Cases March 10, 2022

McLinko v. Pennsylvania – Act 77- Vote-by-Mail (PA)

SUPREME COURT OF PENNSYLVANIA
Issue Areas
Summary

In the Summer of 2021, Doug McLinko, a Bradford County election commissioner, and a group of Republican state lawmakers, filed lawsuits claiming Act 77—a vote-by-mail expansion law—is unconstitutional.  Eleven of the state lawmakers challenging the bipartisan law originally voted for it.   

Act 77 was passed in 2019 by the General Assembly with wide, bipartisan support. In addition to setting up a no-excuse mail-in voting system for any person in Pennsylvania, Act 77 gives Pennsylvania voters an additional two weeks to register to vote, allows them more time to return absentee ballots, and bars straight party ticket voting. Since its passage, more than five million Pennsylvania voters have used mail-in ballots, including in four primary and general elections in 2020 and 2021. Before the law was passed, only limited, with-excuse absentee voting had been available in the Commonwealth. 

On January 28, 2022, the Commonwealth Court struck down the mail-in voting law. Governor Tom Wolf’s administration along with the Department of State and the Acting Secretary of the Commonwealth appealed the decision to the Supreme Court of Pennsylvania. The States United Democracy Center is acting as pro bono counsel in this case along with Hangley Aronchick Segal Pudlin & Schiller and Kaplan Hecker & Fink LLP.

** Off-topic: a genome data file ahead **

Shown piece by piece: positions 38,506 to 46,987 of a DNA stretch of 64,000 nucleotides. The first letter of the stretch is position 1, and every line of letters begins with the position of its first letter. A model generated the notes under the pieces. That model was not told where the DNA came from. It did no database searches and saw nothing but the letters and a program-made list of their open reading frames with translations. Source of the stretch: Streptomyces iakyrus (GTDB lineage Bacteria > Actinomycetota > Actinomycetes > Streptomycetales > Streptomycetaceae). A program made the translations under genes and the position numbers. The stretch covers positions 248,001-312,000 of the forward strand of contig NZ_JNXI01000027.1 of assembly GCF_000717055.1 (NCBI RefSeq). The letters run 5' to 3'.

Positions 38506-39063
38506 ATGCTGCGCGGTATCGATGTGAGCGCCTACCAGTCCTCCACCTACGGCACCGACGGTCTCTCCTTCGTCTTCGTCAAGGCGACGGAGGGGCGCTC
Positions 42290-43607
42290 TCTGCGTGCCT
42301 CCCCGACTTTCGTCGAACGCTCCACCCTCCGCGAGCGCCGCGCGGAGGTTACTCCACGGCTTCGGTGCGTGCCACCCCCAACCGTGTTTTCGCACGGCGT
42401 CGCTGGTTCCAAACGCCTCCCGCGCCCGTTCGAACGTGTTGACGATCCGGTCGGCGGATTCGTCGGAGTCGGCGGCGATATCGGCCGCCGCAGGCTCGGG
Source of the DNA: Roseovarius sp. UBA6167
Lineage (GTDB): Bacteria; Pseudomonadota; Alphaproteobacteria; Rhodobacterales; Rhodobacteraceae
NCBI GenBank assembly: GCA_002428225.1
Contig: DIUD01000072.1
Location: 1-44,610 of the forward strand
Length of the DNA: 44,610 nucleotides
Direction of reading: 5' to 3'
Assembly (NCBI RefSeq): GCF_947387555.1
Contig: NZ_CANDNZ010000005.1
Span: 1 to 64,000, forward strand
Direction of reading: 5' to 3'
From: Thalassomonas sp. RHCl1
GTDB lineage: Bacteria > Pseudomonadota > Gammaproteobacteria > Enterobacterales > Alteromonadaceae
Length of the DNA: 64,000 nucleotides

On March 8, 2022, the Supreme Court of Pennsylvania held oral arguments. Act 77 remains in place while the justices deliberate.  

Latest Update

On August 2, 2022, in a 5-2 decision the Supreme Court of Pennsylvania overturned the Commonwealth Court’s decision, finding Act 77 constitutional.  

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